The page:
Think of the End Result: Instead of thinking of how difficult the process may be to accomplish something, think rather on the end result and all the great things that it will mean to you. Turn thoughts of “I hate cold calling. It’s not much fun” into, “If I make 2 hours of calls, I’ll probably book one meeting. I usually close one out of two meetings so I’m 50% towards a sale if I make some calls!” Once your brain clearly connects the doing of a task with major benefits, you’ll be unstoppable!

You and your team can learn dozens of other proven time management strategies with Northbound’s Goal Aligned Time™ workshop. Graduates report an average productivity increase of 12%! For more information or pricing, contact Michael Caron at mcaron@northboundsales.com, 416.456.1440

attraction-marketingIf your customer likes you, will it lead to more sales?

 

The link between “Like-Ability” — being liked by your customer — and increases in sales, is a hotly debated topic at live workshops that I lead.  Some of the comments that I typically hear are:

 

“Selling is all about relationships.  My customer has to like me to buy from me!”

 

“I’m in a competitive business.  The fact that a customer likes me more than the competitor’s rep is what sets us apart.”

 

Applying Economics 101 to the issue, the question becomes, “What is the correlation between the amount the customer likes the sales rep and their inclination to buy from that rep?”

 

I try to base the strategies at Northbound Sales on research and not just anecdotal evidence but the research on this topic is pretty light.  Some experts claim that being liked by your customer is akin to gaining admission to a club.  That is, if the customer likes you, you’ll gain the privilege of being considered but if they don’t like you, you won’t even be considered.  This makes sense to me.

 

Neil Rackham, the father of the consultative selling approach, found in his research that led to the SPIN Selling revolution that the relationship between being liked and increased sales was weak.  Although there was a very slight correlation in general, it was limited to rural areas.  Just as most people would guess, it is true that customers in smaller communities will choose to buy more often from a salesperson they like.  In dense urban areas, his immense research found that although customers might “like” one company’s rep more, they were more likely to buy from the rep who provided the most compelling solution to their problems.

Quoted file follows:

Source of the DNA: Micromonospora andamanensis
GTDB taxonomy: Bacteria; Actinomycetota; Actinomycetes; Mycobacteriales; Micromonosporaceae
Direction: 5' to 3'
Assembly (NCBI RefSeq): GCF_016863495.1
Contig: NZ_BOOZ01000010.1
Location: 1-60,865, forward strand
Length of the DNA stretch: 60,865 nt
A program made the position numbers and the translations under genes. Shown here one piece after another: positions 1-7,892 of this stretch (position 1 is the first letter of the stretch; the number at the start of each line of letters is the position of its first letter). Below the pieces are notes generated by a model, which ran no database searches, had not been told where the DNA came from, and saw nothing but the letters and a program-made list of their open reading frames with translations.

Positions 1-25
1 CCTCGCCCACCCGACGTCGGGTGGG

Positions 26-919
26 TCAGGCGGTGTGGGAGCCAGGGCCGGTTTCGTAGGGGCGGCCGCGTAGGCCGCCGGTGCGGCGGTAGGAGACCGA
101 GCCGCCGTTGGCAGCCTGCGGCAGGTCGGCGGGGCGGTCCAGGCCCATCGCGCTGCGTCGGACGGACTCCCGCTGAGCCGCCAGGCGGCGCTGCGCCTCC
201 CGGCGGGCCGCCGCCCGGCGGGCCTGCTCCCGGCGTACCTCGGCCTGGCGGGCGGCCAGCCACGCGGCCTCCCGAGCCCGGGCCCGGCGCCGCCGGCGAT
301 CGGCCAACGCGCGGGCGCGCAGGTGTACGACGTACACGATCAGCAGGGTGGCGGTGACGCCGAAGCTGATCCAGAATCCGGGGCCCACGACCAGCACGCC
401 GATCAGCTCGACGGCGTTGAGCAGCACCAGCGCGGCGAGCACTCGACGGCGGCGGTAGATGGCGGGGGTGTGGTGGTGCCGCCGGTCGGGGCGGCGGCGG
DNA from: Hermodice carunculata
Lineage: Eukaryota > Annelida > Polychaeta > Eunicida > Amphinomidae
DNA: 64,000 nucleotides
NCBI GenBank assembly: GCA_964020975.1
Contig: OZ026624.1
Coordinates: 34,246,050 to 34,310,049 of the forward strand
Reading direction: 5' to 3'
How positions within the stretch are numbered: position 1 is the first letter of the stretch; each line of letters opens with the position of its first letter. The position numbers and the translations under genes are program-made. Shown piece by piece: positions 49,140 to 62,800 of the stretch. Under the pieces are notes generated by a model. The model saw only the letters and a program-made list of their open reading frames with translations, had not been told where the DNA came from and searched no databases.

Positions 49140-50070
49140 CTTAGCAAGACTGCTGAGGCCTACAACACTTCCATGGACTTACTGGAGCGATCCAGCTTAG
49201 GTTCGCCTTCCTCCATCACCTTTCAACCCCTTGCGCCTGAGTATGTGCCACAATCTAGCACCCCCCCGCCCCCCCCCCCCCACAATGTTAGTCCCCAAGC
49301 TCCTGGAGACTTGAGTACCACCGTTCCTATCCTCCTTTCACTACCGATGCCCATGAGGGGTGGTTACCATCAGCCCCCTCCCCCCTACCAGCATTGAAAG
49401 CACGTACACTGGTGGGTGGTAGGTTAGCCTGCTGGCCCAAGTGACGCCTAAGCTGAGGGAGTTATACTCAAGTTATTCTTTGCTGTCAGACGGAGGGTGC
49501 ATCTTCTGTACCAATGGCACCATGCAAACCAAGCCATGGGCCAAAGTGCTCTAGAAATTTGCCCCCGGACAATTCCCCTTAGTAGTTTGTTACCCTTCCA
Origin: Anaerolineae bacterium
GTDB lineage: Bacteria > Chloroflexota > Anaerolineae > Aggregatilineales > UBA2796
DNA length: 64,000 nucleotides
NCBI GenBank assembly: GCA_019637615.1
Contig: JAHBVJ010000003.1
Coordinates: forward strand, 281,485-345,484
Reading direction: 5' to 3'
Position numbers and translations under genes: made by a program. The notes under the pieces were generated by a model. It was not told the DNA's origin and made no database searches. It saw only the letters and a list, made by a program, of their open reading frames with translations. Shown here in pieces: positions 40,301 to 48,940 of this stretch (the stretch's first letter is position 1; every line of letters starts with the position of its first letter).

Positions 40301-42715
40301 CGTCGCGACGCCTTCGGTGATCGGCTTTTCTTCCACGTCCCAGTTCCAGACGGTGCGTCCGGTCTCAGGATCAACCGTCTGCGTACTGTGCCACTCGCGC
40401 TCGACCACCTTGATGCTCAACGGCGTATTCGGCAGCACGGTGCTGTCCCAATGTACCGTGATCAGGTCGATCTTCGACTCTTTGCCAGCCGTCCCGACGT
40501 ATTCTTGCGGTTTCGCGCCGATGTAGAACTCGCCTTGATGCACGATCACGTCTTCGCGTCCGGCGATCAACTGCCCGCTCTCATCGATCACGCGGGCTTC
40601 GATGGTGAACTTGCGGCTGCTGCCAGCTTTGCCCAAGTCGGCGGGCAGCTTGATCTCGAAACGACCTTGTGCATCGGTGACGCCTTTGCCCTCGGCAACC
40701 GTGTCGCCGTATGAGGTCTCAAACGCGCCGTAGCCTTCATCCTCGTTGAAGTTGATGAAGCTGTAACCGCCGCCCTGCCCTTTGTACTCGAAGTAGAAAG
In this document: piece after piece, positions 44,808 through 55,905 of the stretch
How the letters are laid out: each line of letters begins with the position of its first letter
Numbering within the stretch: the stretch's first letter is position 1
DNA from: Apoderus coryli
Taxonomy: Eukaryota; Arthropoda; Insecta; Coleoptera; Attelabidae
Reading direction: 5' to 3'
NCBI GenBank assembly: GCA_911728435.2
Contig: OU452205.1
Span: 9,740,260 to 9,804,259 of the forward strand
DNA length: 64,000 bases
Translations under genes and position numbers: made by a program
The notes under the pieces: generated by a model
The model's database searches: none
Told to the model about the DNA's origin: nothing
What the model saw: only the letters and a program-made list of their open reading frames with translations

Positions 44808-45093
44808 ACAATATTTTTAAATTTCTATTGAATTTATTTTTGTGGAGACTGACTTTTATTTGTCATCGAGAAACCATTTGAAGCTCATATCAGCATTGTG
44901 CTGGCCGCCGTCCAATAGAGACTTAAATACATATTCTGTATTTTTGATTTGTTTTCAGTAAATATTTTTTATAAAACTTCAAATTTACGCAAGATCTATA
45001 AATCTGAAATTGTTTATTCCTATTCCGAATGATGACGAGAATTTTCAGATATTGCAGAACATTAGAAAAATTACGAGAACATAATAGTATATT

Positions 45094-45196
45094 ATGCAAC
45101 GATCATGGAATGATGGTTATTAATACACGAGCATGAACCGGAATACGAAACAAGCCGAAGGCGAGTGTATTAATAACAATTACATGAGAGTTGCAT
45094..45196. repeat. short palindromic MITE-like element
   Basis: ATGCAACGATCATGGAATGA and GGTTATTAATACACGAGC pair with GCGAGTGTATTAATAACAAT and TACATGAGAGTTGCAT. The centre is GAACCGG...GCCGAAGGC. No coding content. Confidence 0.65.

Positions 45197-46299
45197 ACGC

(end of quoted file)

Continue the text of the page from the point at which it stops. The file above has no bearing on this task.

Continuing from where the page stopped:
Bottom line is that if you can’t find your customer’s problems and link them to your unique solutions, they can like you more than any salesperson they’ve ever met, but it won’t close the sale for you.  What I find in working with people in the field is that they spend too much time on pleasantries and small talk at the expense of solving the customer’s problems.

 

I’m reminded of my ride-alongs with Jim, a rep for a national supplier to furniture manufacturers.  When I do ride-alongs, I track how much time is spent on the different steps of the sales call.  In Jim’s case, when he learned that his customer built cabinetry for 2 large national chicken specialty restaurants, the conversation shifted to an open discussion on which restaurant had the best chicken!  Out of a 43 minute sales call, how much time was spent on sharing how the new product might help the customer?  6 minutes.  How much time was spent debating chicken? 22 minutes!  When we got back into Jim’s car, I couldn’t help but question him.  “Jim, where were you going with all the talk about chicken?” to which he replied, “Mike, my customers buy from our company because they like me.  If they want to talk chicken, I talk chicken.”  I’d be very interested to ask the customer if they agree!

 

My biggest advice for you is this:  Yes, try to ensure the customer likes you but don’t think for a New York minute that this is a substitute for deep skills in finding your customer’s problems and helping them fix them.  Work on your “Goal Aligned Selling™” selling skills rather than talking about chicken.

 

To learn more about our “Goal Aligned Selling™” program or to arrange a complimentary workshop for your sales team, contact me at mcaron@northboundsales.com.

 

Happy Selling,

 

Michael